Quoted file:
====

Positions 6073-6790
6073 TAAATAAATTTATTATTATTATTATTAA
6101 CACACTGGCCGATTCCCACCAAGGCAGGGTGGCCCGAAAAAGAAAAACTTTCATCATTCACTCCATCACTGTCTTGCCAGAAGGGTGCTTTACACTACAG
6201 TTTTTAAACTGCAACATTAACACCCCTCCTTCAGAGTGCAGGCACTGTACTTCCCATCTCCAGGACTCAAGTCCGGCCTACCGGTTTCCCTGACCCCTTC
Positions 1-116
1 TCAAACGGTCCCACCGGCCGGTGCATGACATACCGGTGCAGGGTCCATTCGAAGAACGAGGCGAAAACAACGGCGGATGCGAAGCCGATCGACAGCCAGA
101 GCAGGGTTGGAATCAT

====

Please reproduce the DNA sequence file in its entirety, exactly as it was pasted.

Positions 6073-6790
6073 TAAATAAATTTATTATTATTATTATTAA
6101 CACACTGGCCGATTCCCACCAAGGCAGGGTGGCCCGAAAAAGAAAAACTTTCATCATTCACTCCATCACTGTCTTGCCAGAAGGGTGCTTTACACTACAG
6201 TTTTTAAACTGCAACATTAACACCCCTCCTTCAGAGTGCAGGCACTGTACTTCCCATCTCCAGGACTCAAGTCCGGCCTACCGGTTTCCCTGACCCCTTC
Positions 1-116
1 TCAAACGGTCCCACCGGCCGGTGCATGACATACCGGTGCAGGGTCCATTCGAAGAACGAGGCGAAAACAACGGCGGATGCGAAGCCGATCGACAGCCAGA
101 GCAGGGTTGGAATCAT